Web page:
Martin Kaymer was so dominant in the flagship events of the PGA Tour and the U.S. Golf Association that the Royal & Ancient GC is considering awarding him the first- and second-round lead at the British Open.
Well, maybe not, but Kaymer’s performances at the Players and the U.S. Open were truly dominant. He became the first player to win both events in the same year, and he did so while leading after every round (he only shared the lead once, after three rounds at the Players with Jordan Spieth).
Wire-to-wire winners in the U.S. Open (no ties)
|2014||Martin Kaymer||Pinehurst No. 2|
|2002||Tiger Woods||Bethpage Black|
|2000||Tiger Woods||Pebble Beach|
|1970||Tony Jacklin||Hazeltine National|
Kaymer shot a final-round 69 at Pinehurst to finish at 9-under 271. He won by eight strokes, the fourth-largest margin of victory in tournament history. He became the first player in U.S. Open history to shoot two 65s in the same tournament, and the fifth player since 1970 to have two 65s or better in any U.S. Open. Kaymer, Keegan Bradley and Brendon Todd are the eighth, ninth and 10th players since 2000 to have three rounds in the 60s in the same U.S. Open.
Largest margin of victory in the U.S. Open
|15||Tiger Woods, 2000|
|11||Willie Smith, 1899|
|9||James Barnes, 1921|
|8||Martin Kaymer, 2014|
|8||Rory McIlroy, 2011|
Most 65s or better in the U.S. Open since 1970
|65s or better||Player||Years (round)|
|2||Martin Kaymer||2014 (rds. 1 and 2)|
|2||Colin Montgomerie||1994 (rd. 2), 1997 (rd. 1)|
|2||Lanny Wadkins||1973 (rd. 4), 1986 (rd. 4)|
|2||Tom Watson||1987 (rd. 2), 2003 (rd. 1)|
|2||Vijay Singh||2001 (rd. 4), 2003 (rd. 2)|
Most rounds in the 60s at the same U.S. Open: 2000-2014
Kaymer’s final-round 69 allowed him to finish at 9 under par, the third-lowest score in relation to par in U.S. Open history. Only Woods and McIlroy, during their historic performances earlier this century, were better. A tale of the tape shows that Kaymer hit more fairways than Rory and Tiger and matched Woods for fewest putts, but the German hit fewer greens and made fewer birdies than the others.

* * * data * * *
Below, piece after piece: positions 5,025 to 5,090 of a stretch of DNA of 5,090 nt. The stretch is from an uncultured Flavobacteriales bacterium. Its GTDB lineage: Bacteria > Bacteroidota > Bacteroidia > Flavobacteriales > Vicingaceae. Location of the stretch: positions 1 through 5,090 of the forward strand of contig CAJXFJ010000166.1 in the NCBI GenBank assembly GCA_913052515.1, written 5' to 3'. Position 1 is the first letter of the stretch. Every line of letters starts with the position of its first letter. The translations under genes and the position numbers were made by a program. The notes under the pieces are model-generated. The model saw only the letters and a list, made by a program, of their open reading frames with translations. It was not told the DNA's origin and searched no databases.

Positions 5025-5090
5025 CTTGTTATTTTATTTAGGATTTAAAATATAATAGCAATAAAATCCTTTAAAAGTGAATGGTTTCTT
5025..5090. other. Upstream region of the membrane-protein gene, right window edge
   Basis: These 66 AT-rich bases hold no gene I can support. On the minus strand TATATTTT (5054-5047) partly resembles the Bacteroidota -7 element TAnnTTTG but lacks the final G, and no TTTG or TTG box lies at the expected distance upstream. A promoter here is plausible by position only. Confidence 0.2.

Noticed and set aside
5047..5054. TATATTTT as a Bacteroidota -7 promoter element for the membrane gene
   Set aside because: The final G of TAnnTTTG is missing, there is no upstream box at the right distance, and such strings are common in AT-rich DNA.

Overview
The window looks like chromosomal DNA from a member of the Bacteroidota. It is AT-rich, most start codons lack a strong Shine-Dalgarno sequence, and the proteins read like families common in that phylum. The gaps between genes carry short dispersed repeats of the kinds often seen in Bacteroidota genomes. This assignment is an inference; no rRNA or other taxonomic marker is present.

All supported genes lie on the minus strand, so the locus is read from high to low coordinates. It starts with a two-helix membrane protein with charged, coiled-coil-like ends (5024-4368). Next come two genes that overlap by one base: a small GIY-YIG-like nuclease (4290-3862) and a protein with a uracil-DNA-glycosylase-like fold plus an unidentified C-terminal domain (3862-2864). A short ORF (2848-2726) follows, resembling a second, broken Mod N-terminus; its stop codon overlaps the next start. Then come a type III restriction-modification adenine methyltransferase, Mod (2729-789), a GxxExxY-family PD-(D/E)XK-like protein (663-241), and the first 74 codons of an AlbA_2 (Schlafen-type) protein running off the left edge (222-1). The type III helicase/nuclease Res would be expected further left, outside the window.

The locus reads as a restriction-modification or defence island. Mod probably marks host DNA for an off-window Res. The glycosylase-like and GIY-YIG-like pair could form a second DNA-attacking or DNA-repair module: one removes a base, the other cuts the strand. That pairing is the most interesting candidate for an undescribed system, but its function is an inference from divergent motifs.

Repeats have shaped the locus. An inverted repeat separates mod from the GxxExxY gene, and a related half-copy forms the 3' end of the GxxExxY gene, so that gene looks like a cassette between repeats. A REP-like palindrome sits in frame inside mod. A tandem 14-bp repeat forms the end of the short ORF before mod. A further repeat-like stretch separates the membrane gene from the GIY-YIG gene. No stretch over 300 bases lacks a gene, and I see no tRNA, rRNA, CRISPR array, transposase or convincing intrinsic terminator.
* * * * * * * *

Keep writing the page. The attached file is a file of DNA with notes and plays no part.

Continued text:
Lowest score in relation to par in U.S. Open history.
|16 under||Rory McIlroy, Congressional, 2011|
|12 under||Tiger Woods, Pebble Beach, 2000|
|9 under||Martin Kaymer, Pinehurst No. 2, 2014|
Comparison of Kaymer, McIlroy and Woods
|2014 Kaymer||2011 McIlroy||2000 Woods|
|To par||9 under||16 under||12 under|
|Margin of victory||8||8||15|
|Greens in reg.||45||62||51|
|*Includes one eagle||*Includes an eagle
and double bogey
Kaymer was seventh in the field in driving distance, T-9 in fairways hit, T-18 in greens and first in putts per GIR. Kaymer’s game from tee to green was so spot-on that he was one fairway hit away from becoming the first U.S. Open winner since the four stats began to be kept in 1986 to finish in the top 10 in all of them. Only five other winners were in the top 20 in all four stats.
U.S. Open champions who were in the top 20 the four major stats
|Year||Player||Distance rank||Fairways rank||GIR rank||Putting avg. rank|
It was a special week for Kaymer, but it was equally important to Erik Compton. The co-runner-up at the U.S. Open had his best finish on the PGA Tour. The second-place finish gets him into the Masters – which he didn’t know until he was being interviewed by NBC after his round - and likely puts him on the career path toward his first Tour victory. Since 1970 only six players have finished second at the U.S. Open and not won on the PGA Tour. Three of those golfers – Havret, Montgomerie and Jimenez - were not PGA Tour members.
U.S. Open runners-up since 1970 who never won on the PGA Tour
|2006, 1994||Colin Montgomerie|
|2000||Miguel Angel Jimenez|
It was also an impressive week for Rickie Fowler, who shared second with Compton. Clad in his trademark orange during the final round, Fowler shot a Sunday 72 to become the only player to finish in the top five in both the Masters and U.S. Open in 2014 (Jimmy Walker was the only player to finish in the top 10 in both events.) Fowler is the fourth player in the last five years to finish in the top five in both majors
Top-five finishes in the Masters and U.S. Open: 2010-2014